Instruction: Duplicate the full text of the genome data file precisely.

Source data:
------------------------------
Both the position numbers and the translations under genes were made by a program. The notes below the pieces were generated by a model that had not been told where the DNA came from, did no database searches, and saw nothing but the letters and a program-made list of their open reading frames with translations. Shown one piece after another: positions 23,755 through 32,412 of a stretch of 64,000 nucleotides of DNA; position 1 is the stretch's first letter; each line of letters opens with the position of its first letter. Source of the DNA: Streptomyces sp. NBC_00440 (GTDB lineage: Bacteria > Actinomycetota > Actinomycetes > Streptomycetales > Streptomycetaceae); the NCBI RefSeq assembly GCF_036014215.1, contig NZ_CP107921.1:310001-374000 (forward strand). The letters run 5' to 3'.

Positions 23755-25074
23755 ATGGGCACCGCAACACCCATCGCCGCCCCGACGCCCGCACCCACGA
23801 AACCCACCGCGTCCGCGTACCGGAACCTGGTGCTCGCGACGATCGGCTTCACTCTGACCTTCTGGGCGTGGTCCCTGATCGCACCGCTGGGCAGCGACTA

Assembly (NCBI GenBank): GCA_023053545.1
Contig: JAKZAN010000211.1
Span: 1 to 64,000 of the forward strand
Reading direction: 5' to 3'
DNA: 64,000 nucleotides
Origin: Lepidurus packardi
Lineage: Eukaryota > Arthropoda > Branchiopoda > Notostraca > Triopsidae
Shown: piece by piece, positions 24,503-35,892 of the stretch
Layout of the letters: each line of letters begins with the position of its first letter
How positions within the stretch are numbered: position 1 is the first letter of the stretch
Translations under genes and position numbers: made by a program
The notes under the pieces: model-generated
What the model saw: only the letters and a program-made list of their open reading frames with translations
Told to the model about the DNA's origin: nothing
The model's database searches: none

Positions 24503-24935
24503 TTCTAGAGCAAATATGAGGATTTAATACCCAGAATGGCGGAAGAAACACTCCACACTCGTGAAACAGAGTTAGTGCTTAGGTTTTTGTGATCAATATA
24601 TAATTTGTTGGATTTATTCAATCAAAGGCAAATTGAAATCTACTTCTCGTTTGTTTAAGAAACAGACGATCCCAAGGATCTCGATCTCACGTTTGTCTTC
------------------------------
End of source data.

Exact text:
Both the position numbers and the translations under genes were made by a program. The notes below the pieces were generated by a model that had not been told where the DNA came from, did no database searches, and saw nothing but the letters and a program-made list of their open reading frames with translations. Shown one piece after another: positions 23,755 through 32,412 of a stretch of 64,000 nucleotides of DNA; position 1 is the stretch's first letter; each line of letters opens with the position of its first letter. Source of the DNA: Streptomyces sp. NBC_00440 (GTDB lineage: Bacteria > Actinomycetota > Actinomycetes > Streptomycetales > Streptomycetaceae); the NCBI RefSeq assembly GCF_036014215.1, contig NZ_CP107921.1:310001-374000 (forward strand). The letters run 5' to 3'.

Positions 23755-25074
23755 ATGGGCACCGCAACACCCATCGCCGCCCCGACGCCCGCACCCACGA
23801 AACCCACCGCGTCCGCGTACCGGAACCTGGTGCTCGCGACGATCGGCTTCACTCTGACCTTCTGGGCGTGGTCCCTGATCGCACCGCTGGGCAGCGACTA

Assembly (NCBI GenBank): GCA_023053545.1
Contig: JAKZAN010000211.1
Span: 1 to 64,000 of the forward strand
Reading direction: 5' to 3'
DNA: 64,000 nucleotides
Origin: Lepidurus packardi
Lineage: Eukaryota > Arthropoda > Branchiopoda > Notostraca > Triopsidae
Shown: piece by piece, positions 24,503-35,892 of the stretch
Layout of the letters: each line of letters begins with the position of its first letter
How positions within the stretch are numbered: position 1 is the first letter of the stretch
Translations under genes and position numbers: made by a program
The notes under the pieces: model-generated
What the model saw: only the letters and a program-made list of their open reading frames with translations
Told to the model about the DNA's origin: nothing
The model's database searches: none

Positions 24503-24935
24503 TTCTAGAGCAAATATGAGGATTTAATACCCAGAATGGCGGAAGAAACACTCCACACTCGTGAAACAGAGTTAGTGCTTAGGTTTTTGTGATCAATATA
24601 TAATTTGTTGGATTTATTCAATCAAAGGCAAATTGAAATCTACTTCTCGTTTGTTTAAGAAACAGACGATCCCAAGGATCTCGATCTCACGTTTGTCTTC